The Art of Laminating- Tips to cold laminating - Part I
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The Art of Laminating- Tips to cold laminating - Part I

Understand that laminating and using a laminator is a learning process. It is more or less a-learn-as-you go situation and any piece of information can help ease the pain of the learning curve.

By Daniel A. Keegan

It is hopeful that either the manufacturer or those in which the laminator was purchased would provide some form of training, at least the basics, to help you get up and running. Also, it is doubtful that any individual, including myself, knows everything there is to know about laminating and all the various aspects thereof. Listen and learn from those that have experience and take notes if necessary, because someday you may need that little piece of knowledge.

Clarke Systems Architectural Signage Systems Wayfinding ADA

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  • Webbing the laminate:

    No wrinkles in the beginning, means no wrinkles at the end! To achieve this, the laminate must have some tension placed upon it. Once the roll of laminate is placed upon the roll holder bar, which should be centered whenever possible, use the tensioning brake to restrict the roll of laminate from turning freely. There should be enough tension in the beginning so that the roll is difficult to turn with one hand. This helps to web the release liner of the laminate onto the take-up bar.

    There are two types of release liners available for cold laminates. A paper (wax coated) liner that is fairly easy to separate the laminate from the liner by bending a corner over and using your fingernail to separate the two. The second is a poly-liner that can be a little more difficult to separate. One trick to this is by using two pieces of high-tack masking tape. Place a small piece of masking tape on each side of a corner of the laminate, and then pull apart. This is much quicker and less aggravating than the fingernail method.

    The next step is webbing the release liner onto the liner take-up bar. Be forewarned that the release liner can create as many problems as wrinkles in the laminate! It is important that every precaution is taken to get the release liner straight and smooth, especially for those longer runs. With the rollers in the UP position, you should separate enough material so that the liner wraps Ĺ to 3/4 of the way around the release liner take-up bar. Use your hands to turn the take-up bar as you are wrapping the release liner around it, about 1 Ĺ to 2 turns. Sometimes it helps to turn the laminator on a very slow speed while doing this, just make sure that the laminate does not stick to the bottom roller and starts to wrap around it. If your laminator has a foot peddle, this is the time to use it. The goal is to get the take-up bar to start to pull the laminate from the laminate roll. Make sure that the edges of the liner are even and not wandering to one side. Wandering to one side can cause the laminate to wander or cause wrinkles down the road.

    The next step is to feed the laminate between the rollers. Some may choose to do this as they are wrapping the liner on the take-up bar. The goal here is to feed enough laminate through or in between the rollers so that you can tack the laminate to the backside of the laminator. You want to pull enough through to create tension on the top roller and eliminate wrinkles. Remember to keep the liner tensioned on the liner take-up bar at the same time as pulling the laminate through by turning the take-up bar by hand or turning the laminator ON and OFF.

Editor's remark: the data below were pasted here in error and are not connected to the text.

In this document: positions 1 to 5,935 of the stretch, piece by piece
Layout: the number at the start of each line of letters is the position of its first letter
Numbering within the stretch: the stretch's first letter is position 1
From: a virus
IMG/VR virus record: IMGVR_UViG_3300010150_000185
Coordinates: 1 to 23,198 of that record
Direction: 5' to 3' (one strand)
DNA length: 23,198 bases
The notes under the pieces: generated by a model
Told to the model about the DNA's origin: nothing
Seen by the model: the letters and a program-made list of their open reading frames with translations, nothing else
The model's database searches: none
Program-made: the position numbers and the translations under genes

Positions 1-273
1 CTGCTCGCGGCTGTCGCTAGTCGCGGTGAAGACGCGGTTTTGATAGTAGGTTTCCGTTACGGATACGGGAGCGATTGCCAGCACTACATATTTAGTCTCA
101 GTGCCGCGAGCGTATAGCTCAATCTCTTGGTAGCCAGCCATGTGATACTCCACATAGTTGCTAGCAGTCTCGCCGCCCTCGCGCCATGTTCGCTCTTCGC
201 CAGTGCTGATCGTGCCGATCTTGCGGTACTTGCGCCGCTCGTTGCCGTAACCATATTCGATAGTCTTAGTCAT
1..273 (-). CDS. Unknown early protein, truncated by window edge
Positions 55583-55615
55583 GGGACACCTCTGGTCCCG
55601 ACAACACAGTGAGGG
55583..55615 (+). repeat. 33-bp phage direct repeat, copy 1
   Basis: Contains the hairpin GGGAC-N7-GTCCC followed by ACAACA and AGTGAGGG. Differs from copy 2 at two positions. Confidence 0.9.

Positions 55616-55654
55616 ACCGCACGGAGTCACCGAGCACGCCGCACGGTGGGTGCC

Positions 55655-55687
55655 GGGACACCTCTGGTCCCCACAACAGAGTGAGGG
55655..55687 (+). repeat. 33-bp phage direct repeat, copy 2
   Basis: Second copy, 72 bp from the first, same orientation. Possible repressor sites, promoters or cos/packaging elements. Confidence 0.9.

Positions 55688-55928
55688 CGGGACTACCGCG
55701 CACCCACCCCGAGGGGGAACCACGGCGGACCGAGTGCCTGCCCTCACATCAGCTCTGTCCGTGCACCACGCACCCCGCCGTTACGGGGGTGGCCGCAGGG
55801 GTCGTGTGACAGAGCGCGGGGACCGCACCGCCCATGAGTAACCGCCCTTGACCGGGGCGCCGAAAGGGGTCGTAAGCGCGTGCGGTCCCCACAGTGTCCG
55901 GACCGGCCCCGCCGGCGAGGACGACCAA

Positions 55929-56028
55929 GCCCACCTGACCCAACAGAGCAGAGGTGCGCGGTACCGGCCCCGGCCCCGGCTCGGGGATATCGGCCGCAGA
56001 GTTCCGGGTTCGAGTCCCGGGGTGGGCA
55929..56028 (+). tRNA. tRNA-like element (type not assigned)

TIP #1:
    Sometimes it is easier to work from the backside of the laminator once the liner is started on the take-up bar. From the backside, place one hand in the middle of the take-up bar to keep the liner from coming off. Use the other hand to pull the laminate around the top roller. Either pull the laminate at the same time as you turn the take-up bar or use the foot pedal to advance the laminate. If you squeeze or press the liner to the take-up bar, you will feel it grab the bar and start to pull itself.

    Tip #2:
    If you plan on laminating a long run or intend to use more than 20 feet of laminate and donít want to unroll the liner from the take-up bar afterwards, slip a cardboard core/tube over the take-up bar so that you can then toss the core/tube in the trash afterwards. Before slipping the core/tube onto the take-up bar, crush or pinch one end of it. This causes the core/tube to grab the take-up bar so that it does not slip as it turns.

    In the process of doing this, more tension may be needed on the roll of laminate. One person can accomplish this task by taking their time, but in the beginning it is helpful to have a second person until a comfort level is developed.

    Once you have enough laminate fed between the rollers, hold it taunt and tack it to the back of the laminator. Check the front of the top roller to make sure that there are no wrinkles and everything looks fairly smooth. At this point you may need to add a little more tension to the laminate holder or lift and re-tack the laminate to eliminate wrinkles. Generally, 3 to 4 feet of laminate is wasted in this process, but it is cheaper to waste laminate than to re-print an image.

    Through this whole process the top roller has remained in the UP position and you are now ready to laminate.

    Keep in mind that each brand and model of laminator is a little bit different and that you may need to use variations of the above information to accomplish the same goals. It does not hurt to experiment. Use caution and take your time, because this is all part of the learning curve!

    It is now time to feed the print through the laminator...

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